Nr. 19353 Yan Shishkovsky
Nr. 19354 Vitsenty Shevchak
Nr. 19362 Yuzef Samsonyuk
Nr. 19352 Viadislav Romanyuk
Nr. 19358 Yuzef Shidurkevich
The post address is valid for all, you can send [the parcel] to anyone of us. Nr. 19353 Yan Shishkovsky.
We wish you happiness, dear Baron.

During the First World War, the administration of the Austro-Hungarian Empire made it possible – especially for small and medium-sized landowners – to require Russian prisoners of war stationed in the territory of the country to replace the manpower conscripted from their lands. This is how Sándor and János Kégl also did, when, the latest from 1916, they employed a certain number – perhaps 10 to 20 – Russian prisoners of war on their estate.

The exact number of Russians and the exact period of their working on the estate is not known. We are only informed about the landowners’ treatment of them from the letters written back to them after leaving, from various prison camps, which have also been preserved by Sándor Kégl among his letters.

To Lord János Kégli
Unforgettable Lord!
Please accept our enormous gratitude for your generosity and solidarity in our miserable conditions. I cannot find the words to express my gratitude to you for having been so good to us during the period spent on your estate, and especially on the last day – the day of our leaving…
At this moment we are in Budapest, and we do not yet know where we will be assigned. Please accept our greetings, and we are very grateful to You and to your honorable brother and sister.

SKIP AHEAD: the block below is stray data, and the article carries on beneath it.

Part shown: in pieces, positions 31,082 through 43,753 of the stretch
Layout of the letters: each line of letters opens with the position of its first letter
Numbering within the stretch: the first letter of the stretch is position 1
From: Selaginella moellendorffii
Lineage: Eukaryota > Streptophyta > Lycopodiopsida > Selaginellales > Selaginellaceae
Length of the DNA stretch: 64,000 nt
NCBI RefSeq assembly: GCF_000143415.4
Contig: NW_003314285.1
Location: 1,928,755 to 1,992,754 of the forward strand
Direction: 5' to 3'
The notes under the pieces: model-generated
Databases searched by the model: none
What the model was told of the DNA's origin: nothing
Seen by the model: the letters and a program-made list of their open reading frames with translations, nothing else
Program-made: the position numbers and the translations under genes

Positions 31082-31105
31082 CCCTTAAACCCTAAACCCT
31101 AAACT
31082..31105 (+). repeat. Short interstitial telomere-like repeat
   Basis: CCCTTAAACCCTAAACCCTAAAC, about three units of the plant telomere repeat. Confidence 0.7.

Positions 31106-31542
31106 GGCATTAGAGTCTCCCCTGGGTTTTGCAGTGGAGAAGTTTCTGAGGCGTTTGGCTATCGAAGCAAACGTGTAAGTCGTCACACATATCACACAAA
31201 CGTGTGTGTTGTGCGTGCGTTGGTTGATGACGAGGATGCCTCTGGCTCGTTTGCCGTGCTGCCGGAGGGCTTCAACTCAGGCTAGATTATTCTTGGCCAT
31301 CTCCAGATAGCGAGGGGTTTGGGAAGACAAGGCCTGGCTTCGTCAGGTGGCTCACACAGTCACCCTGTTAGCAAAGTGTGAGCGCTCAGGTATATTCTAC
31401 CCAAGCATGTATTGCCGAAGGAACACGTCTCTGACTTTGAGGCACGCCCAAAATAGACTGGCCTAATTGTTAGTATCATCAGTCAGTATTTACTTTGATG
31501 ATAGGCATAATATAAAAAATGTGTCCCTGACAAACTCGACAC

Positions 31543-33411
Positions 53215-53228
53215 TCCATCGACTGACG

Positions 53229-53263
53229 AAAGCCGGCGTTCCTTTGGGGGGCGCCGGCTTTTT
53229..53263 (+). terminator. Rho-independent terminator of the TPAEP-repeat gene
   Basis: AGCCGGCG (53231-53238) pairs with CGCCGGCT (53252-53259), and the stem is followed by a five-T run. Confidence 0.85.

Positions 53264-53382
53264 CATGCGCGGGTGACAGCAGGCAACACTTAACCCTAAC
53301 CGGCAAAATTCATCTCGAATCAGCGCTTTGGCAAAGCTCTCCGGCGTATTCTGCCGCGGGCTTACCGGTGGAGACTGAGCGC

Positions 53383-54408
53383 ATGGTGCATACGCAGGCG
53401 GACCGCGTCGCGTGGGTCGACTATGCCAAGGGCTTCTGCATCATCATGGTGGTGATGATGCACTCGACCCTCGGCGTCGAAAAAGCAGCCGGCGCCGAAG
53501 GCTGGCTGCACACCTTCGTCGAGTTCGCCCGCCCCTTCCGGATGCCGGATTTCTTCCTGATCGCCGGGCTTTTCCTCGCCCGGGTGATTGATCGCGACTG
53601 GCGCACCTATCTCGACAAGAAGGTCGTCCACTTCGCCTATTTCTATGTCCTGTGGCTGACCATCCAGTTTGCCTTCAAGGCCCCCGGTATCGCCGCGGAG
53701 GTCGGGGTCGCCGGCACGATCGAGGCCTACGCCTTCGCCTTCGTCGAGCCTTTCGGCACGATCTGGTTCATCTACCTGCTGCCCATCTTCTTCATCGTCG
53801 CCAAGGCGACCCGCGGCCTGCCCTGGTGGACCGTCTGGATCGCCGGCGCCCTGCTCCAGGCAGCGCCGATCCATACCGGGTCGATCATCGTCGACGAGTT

The prisoners: Vintsek and the others

To: Lord János Kégly
Igen Tisztelt Úr! [Very Respected Lord!] 1 September 1917 [post stamp: 22 November]
Please accept my gratitude and esteem for your generosity, benevolence and respect towards me during the two years of my service. My esteem also for the fact that I was never harmed, and you were always amiable to me.
I am sincerely grateful for your extreme generosity. I also thank to your sympathetic and kind-hearted sister for her treatment. I am forever grateful, and will always remember the family.
I rest in the camp, in Dunaszerdahely, which You also know.
A. Kabardin

To be more precise, one thing we learn about the Russian prisoners. Namely that they were not so Russians.

Sándor Kégl, who spoke dozens of languages and, as his notebooks show, practiced them every day, would not have been true to himself if, when requesting the prisoners of war, he ignored their mother tongue. His notebooks attest, that while the prisoners worked on their estate, he continuously learned at least two languages of them, Chuvash and Mordvin, thus taking advantage, similarly to many other European researchers, of the rare opportunity – which had scarcely existed before and soon would absolutely cease to exist for several decades – that the exotic native informers of the Russian empire were delivered to their door.